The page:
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Matcha Has No Proven Benefits, But Experts Say It’s Healthy


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Walk into any coffee shop or health food store and you’re almost certain to find this shimmering jade-colored green tea powder. It is mixed in lattes, milkshakessoft drinks, hot chocolates, smoothies and even in desserts like ice cream and Brownies.

It’s recommended by many as an antioxidant-packed superfood that can prevent cancer, improve memory, and reduce stress and anxiety. That’s enough to convince almost anyone to drink matcha. But does he really live up to the wave?

What is matcha?

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Matcha is a type of green tea that has traditional roots in tea ceremonies in Japan and has become popular in the United States and other countries.

It comes from the same plant (camellia sinensis) than other caffeinated teas, and it is cultivated in an unusual way: it is protected from excessive sunlight for much of its growing period so that it can produce more amino acids and biologically active compounds such as chlorophyll and theanine. After the leaves are harvested, they are ground into a fine powder.

Does Matcha Have Health Benefits?

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While other green tea leaves are often steeped whole in hot water, “matcha is much more concentrated in terms of ingredients because it’s made from ground tea leaves,” said Frank Hu, professor of nutrition and epidemiology and chair of the nutrition department. from the TH Chan School of Public Health at Harvard.

While the research on its health benefits is not definitive, experts say matcha contains a lot of potentially beneficial substances.

Antioxidants. “As we age or are exposed to things in the environment, like ultraviolet light or carcinogens, we end up with reactive oxygen species and they do harmful things, like damage our cell membranes,” said Jamie Alan, associate professor of pharmacology and toxicology at Michigan State University.

Antioxidants, which are abundant in matcha, are substances that “neutralize” these harmful molecules, Alan said, preventing “a whole cascade of harmful events.”

Tea, therefore, could theoretically help protect the body’s cells from damage and reduce the risk of certain health problems, such as heart disease or cancer, Hu and Alan said, although this has not been proven.

L-theanine. This unique amino acid, which can be found in green tea and certain mushrooms, is another component of matcha that experts highlight as potentially beneficial to health. However, the evidence for how this could happen is weak, Hu said.

Some small placebo-controlled trials have suggested that L-theanine may improve cognitive performance and reduce stress. But there have been only animal studies and a few small human trials, the two experts noted.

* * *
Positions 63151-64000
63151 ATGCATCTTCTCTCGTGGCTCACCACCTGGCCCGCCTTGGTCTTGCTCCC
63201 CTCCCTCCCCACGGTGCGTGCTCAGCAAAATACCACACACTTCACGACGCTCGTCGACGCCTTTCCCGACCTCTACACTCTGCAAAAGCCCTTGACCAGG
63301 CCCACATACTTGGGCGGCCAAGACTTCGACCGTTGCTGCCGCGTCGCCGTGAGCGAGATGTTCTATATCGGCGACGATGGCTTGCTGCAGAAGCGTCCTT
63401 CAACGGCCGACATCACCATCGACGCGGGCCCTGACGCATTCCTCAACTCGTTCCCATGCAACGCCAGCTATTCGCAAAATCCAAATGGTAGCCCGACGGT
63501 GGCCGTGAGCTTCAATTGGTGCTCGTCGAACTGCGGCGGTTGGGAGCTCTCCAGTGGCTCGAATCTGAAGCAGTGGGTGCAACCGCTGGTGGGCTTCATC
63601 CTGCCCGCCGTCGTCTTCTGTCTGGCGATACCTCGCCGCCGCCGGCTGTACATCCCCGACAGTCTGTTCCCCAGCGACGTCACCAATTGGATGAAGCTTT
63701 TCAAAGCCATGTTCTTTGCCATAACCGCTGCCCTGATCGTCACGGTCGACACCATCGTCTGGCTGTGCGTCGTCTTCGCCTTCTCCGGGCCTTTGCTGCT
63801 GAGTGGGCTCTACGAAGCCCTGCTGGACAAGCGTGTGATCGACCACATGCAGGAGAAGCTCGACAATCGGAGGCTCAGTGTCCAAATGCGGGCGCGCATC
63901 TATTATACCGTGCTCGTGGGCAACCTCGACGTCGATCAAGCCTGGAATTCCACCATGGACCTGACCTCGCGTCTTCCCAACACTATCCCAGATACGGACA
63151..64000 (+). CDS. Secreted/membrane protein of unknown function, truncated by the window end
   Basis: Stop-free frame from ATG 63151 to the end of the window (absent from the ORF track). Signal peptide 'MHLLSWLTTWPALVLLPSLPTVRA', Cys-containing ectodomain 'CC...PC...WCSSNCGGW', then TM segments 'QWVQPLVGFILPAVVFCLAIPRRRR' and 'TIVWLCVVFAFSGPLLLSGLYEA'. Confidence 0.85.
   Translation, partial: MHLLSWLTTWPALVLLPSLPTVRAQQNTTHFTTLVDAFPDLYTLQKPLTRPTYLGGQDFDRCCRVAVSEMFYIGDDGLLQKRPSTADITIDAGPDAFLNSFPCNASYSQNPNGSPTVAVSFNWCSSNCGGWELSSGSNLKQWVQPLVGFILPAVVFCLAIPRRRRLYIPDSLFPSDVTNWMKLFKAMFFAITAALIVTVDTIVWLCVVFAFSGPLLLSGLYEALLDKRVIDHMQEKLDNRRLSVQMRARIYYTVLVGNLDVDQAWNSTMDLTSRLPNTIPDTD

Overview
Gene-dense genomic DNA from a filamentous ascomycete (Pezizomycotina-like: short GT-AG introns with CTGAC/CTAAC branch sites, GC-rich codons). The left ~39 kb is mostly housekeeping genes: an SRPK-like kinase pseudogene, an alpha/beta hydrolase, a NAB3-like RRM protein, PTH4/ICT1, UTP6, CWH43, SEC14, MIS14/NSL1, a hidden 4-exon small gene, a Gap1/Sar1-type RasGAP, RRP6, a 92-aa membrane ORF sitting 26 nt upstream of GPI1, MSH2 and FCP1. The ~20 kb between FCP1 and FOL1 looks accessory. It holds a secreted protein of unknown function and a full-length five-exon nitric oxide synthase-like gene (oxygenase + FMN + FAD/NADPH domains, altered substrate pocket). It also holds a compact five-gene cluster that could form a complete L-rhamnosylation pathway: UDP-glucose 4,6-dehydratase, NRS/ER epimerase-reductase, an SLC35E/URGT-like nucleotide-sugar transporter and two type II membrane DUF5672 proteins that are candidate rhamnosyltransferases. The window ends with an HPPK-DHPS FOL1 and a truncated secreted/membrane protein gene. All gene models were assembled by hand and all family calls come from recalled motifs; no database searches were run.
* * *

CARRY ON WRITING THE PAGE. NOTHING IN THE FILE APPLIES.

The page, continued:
Caffeine. While most people might not think about the health effects of caffeine when drinking their morning cup of coffee, the evidence for its health benefits is pretty strong, Hu said.

Studies have found, for example, that caffeine can increase cognitive function and alertness, as well as speed up metabolism. And regular coffee consumption — the main source of caffeine for adults in the U.S. — has been linked to a lower risk of diabetes, heart disease, liver disease and age-related cognitive decline, according to Hu.

So is matcha healthy?

Few studies have specifically focused on how matcha can benefit health, so it’s hard to say for sure. But scientists have a pretty good understanding of the benefits of green tea. “There is a lot of research on green tea, and the general evidence indicates that it is a healthy drink,” Hu said.

“We don’t have similar evidence for matcha, but since it has the same ingredients as green tea, just in much higher concentrations,” he continued, it’s probably safe to infer that it offers the same benefits.

Alan also emphasized that while matcha is generally safe, certain people — including those who must limit their caffeine intake because of a health issue — should probably avoid it.

“If you’re prone to arrhythmia or if you have heart disease, matcha can be harmful,” she said. People with caffeine sensitivities could also do without matcha because it can cause anxiety and disturb sleep.

In general, said Hu, matcha can be a healthy addition to the diet, as long as you’re mindful of how much sugar and other harmful ingredients you consume along with it.

The amount of sugar and cream that people add to coffee or tea “has become so large that it actually neutralizes the health benefits,” Hu said. And if you eat a lot fast food or smoke cigarettes regularly, don’t expect matcha to counteract these harmful choices.

“If you develop the habit of habitual matcha consumption, in the long run you may get some health benefit,” Hu said. “But if I just sprinkle some matcha powder on top of chocolate ice cream I don’t think it will help much.”

Translated by Luiz Roberto M. Gonçalves

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I have over 10 years of experience working in the news industry. I have worked for various news websites and have been an author at News Bulletin 247 for the past 2 years. I mostly cover technology news and have a keen interest in keeping up with the latest trends in the industry. I am a highly motivated individual who is always looking to improve my skills and knowledge. I am a team player who is always willing to help out others, but also able to work independently when required. I am proactive and always take initiative to come up with new ideas and solutions.

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